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Malaysia’s 34-Hour Bersih Rally Against Government Corruption Gathers 100,000 People

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Skyscrapers in Kuala Lumpur, Malaysia

Skyscrapers in Kuala Lumpur, Malaysia. Photo: Carlos G. Vila (PIxabay).

An estimated crowd of 100,000 people gathered over the weekend in the Malaysian capital Kuala Lumpur in support of Bersih 4, a political movement calling for the resignation of Prime Minister Najib Abdul Razak, who is implicated in a corruption scandal.

Bersih, which means “clean” in the local language of Bahasa, was organized to push for electoral reforms in 2007, 2011, and 2012. But this year, Bersih 4 is also calling for the removal of Najib, who is accused of receiving ill-gotten funds from 1 Malaysia Development Berhad (1MDB), a state-managed investment firm. Najib admitted that he received 2.6 billion ringgit (675 million US dollars), but he said this was an election donation from a friendly Middle Eastern country for his political party.

This year’s Bersih lasted for almost two days (34 hours to be exact) and its ending coincided with the national celebration of Merdeka, Malaysia’s independence day. During the first day of Bersih, police said the crowd was 25,000 in Kuala Lumpur and about 5,000 in other parts of the country. On the second day, the number of protesters in the capital went up to 35,000 in the afternoon, but it swelled to almost 100,000 during the final hours of the program, according to some media reports. Official estimates were not yet provided as of writing.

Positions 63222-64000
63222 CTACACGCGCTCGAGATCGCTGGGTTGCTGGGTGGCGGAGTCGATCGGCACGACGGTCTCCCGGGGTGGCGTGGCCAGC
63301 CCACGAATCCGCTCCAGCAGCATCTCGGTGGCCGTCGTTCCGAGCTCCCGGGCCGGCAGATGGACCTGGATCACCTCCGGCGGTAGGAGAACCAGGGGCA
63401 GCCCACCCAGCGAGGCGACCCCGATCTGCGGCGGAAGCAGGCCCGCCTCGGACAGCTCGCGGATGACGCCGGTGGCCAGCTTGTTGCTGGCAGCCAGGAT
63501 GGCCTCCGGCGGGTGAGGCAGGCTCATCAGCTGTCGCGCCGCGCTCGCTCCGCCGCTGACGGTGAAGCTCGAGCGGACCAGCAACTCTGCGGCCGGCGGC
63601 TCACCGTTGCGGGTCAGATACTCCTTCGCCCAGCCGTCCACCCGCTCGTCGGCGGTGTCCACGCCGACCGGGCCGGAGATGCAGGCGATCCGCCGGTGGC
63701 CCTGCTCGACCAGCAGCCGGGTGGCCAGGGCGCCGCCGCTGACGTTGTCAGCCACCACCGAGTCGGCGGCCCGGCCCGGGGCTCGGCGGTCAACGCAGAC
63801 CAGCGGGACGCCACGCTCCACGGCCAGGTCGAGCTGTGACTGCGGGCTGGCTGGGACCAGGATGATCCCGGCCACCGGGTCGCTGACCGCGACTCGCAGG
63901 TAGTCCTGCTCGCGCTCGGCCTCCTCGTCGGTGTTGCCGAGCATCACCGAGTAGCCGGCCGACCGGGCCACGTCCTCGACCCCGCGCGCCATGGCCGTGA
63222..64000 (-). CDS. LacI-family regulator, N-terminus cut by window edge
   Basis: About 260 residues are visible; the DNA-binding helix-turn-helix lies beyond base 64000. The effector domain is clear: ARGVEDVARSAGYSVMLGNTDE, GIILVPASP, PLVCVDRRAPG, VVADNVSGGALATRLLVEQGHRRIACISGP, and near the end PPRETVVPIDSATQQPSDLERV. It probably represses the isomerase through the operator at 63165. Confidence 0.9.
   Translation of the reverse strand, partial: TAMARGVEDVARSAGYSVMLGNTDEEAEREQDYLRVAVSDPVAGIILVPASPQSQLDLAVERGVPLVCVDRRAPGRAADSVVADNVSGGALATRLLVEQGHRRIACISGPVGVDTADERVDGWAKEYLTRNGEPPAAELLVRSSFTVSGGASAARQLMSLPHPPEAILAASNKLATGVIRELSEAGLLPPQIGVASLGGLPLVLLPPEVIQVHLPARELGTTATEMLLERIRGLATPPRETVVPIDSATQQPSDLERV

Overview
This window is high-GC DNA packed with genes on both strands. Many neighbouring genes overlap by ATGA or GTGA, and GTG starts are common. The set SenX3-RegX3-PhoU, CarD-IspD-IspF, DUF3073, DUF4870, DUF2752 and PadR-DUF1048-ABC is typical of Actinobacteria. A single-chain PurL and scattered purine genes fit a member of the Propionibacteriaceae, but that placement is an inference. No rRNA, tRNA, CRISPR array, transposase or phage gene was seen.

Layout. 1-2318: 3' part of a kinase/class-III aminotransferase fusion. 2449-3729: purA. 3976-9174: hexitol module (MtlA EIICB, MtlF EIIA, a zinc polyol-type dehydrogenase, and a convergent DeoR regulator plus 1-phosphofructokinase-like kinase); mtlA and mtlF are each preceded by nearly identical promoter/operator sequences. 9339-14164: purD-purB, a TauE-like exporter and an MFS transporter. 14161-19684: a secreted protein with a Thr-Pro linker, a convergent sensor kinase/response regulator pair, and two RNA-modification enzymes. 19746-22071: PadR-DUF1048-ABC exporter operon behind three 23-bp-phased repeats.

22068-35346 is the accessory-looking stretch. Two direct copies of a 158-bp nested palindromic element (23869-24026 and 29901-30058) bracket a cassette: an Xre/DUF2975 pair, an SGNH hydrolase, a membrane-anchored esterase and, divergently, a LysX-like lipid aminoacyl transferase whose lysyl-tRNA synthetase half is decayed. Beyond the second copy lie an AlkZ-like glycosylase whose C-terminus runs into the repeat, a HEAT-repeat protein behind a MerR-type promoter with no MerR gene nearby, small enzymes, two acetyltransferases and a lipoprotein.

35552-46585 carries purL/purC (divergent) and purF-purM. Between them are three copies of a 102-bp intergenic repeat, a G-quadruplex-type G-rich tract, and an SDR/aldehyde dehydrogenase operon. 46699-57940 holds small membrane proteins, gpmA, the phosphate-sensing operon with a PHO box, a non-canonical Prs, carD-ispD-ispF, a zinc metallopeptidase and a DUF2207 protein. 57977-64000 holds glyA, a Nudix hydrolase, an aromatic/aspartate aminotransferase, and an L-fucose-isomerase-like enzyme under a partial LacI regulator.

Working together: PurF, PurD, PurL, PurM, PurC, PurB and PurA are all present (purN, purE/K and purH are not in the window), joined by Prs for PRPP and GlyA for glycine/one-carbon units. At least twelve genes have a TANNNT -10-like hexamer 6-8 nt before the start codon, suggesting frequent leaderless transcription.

Bersih 4 was also supported by solidarity gatherings in 70 cities around the world.

The number of people who joined Bersih 4 is impressive considering that the rally is deemed illegal by the government. A recent order was even promulgated that criminalized the wearing of yellow Bersih 4 t-shirts.

Najib downplayed the Bersih protest and claimed that majority of Malaysians still support him. To counter Bersih, his followers vow to mobilize a million “red shirts” on October 10.

One of those who joined Bersih was former Prime Minister Mahathir Mohamad, who ruled Malaysia for 22 years. Many were surprised to see Mahathir since he was against the holding of rallies during his term, but some organizers welcomed the presence of the country’s longest-serving prime minister. Mahathir said he supports the call for the resignation of Najib.

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Written by Mong Palatino
Global Voices

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